An ensemble-based production optimization technique is applied to a simulation model of OMERS Energy's Chigwell Viking ‘I’ Pool in order to determine optimal CO2-WAG cycle length, injection rates and production bottom hole pressures (BHPs). An ensemble-based approximate gradient calculation is used in an expected net present value (NPV) maximization. A single model was fist used to contrast the individual optimization of injection rates and the injection cycle lengths with the combined optimization of rates and WAG cycle lengths in order to determine the best parameters to consider for WAG optimization. By combining cycle length, injection rate and production BHP controls, a significant increase in the NPV is observed relative to using injection rate and production BHP control only. The model's non-uniform well placement and geological properties require full individual controllability of the wells to realize the optimal sweep. The controllability offered by combining cycle length, injection rates and production BHP as controls for individual wells is seen to lead to solutions where some wells are under gas-only injection and other wells are under water-only injection for some time. The obtained solutions in general require fewer switches between injection phases and therefore offer a reduction of the operational costs and risks.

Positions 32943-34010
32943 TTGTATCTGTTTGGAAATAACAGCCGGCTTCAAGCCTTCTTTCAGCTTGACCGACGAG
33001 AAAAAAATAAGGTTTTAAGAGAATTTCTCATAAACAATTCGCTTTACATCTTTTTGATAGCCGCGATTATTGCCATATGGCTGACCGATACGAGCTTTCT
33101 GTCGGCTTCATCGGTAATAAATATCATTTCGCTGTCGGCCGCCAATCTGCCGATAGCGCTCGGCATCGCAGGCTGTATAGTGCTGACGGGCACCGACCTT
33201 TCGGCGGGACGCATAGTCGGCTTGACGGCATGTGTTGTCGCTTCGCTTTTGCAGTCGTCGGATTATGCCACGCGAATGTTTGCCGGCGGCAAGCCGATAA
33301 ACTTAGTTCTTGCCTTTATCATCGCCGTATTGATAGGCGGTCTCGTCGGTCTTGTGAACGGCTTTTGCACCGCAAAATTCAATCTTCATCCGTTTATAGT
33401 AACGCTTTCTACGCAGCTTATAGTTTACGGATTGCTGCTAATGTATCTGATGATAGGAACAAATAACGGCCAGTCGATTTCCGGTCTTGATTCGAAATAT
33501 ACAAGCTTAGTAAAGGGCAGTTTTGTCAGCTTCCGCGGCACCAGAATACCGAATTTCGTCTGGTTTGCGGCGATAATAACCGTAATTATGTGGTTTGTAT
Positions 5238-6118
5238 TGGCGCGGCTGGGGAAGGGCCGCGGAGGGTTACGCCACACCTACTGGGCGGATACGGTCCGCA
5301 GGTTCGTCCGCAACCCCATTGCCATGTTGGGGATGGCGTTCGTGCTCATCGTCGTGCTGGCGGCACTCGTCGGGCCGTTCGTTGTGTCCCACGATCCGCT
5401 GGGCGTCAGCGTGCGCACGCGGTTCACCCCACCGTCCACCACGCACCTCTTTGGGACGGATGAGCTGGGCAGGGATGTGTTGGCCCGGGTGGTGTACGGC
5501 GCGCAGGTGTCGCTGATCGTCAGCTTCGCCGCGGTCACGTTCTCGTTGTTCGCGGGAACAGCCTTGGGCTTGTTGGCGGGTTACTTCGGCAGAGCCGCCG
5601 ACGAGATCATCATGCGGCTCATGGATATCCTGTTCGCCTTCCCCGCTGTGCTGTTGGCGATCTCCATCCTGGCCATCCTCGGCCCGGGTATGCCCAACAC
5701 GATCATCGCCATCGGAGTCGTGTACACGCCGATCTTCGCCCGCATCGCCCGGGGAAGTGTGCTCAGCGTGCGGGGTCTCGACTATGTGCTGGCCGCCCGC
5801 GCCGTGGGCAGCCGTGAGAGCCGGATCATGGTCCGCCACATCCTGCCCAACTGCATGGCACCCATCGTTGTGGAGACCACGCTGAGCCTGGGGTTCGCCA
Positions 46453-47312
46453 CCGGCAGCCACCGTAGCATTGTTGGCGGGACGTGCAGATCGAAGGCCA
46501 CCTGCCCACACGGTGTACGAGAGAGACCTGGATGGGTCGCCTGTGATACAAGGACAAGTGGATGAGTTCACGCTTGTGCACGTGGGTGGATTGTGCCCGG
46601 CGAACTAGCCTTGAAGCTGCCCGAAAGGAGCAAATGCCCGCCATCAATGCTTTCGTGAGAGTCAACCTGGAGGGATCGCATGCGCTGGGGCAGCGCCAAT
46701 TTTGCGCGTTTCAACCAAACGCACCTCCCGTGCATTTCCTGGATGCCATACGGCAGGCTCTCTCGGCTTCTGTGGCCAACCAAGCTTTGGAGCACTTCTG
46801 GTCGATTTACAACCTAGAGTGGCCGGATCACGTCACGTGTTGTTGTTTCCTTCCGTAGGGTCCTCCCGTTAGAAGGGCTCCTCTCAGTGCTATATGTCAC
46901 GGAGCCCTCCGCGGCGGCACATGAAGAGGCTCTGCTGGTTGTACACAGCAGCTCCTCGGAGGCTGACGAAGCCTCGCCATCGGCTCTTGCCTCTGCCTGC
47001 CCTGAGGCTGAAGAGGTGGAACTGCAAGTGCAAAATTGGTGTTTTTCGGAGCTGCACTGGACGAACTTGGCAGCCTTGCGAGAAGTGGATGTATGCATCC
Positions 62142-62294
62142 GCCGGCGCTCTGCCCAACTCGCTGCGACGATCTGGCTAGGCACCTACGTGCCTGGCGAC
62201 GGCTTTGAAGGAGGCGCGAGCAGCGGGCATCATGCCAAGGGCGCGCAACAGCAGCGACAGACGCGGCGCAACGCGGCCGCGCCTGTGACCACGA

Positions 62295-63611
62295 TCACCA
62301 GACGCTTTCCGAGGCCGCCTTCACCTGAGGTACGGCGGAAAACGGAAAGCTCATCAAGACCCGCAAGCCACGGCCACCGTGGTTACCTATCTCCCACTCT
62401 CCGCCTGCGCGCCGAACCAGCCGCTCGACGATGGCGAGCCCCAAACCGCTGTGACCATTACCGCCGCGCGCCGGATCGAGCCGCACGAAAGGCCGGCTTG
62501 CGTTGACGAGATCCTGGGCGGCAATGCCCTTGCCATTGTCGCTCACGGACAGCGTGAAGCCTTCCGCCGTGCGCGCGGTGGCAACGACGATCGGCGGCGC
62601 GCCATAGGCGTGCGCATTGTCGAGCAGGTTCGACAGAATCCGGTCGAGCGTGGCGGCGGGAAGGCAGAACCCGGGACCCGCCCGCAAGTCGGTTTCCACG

The optimization workflow and control parameterization are also applied to an ensemble of model realizations obtained by generating samples of the uncertain model parameters. The improvements in expected NPV demonstrate the practical applicability of ensemble-based approaches for optimization under uncertainty to real field cases. If CO2 storage credits are added to the objective function, a different control strategy is found that also leads to an increase in NPV. This result highlights the potential for economic incentives to increase both CO2 storage and oil recovery. We also demonstrate that the availability of CO2 (or, similarly, its price) will influence the optimal strategy, and therefore that strategies that work in one CO2 availability/price scenario may not necessarily be optimal in another one. The techniques discussed in this paper, however, can be applied to determine the optimal strategy for each particular operational scenario.

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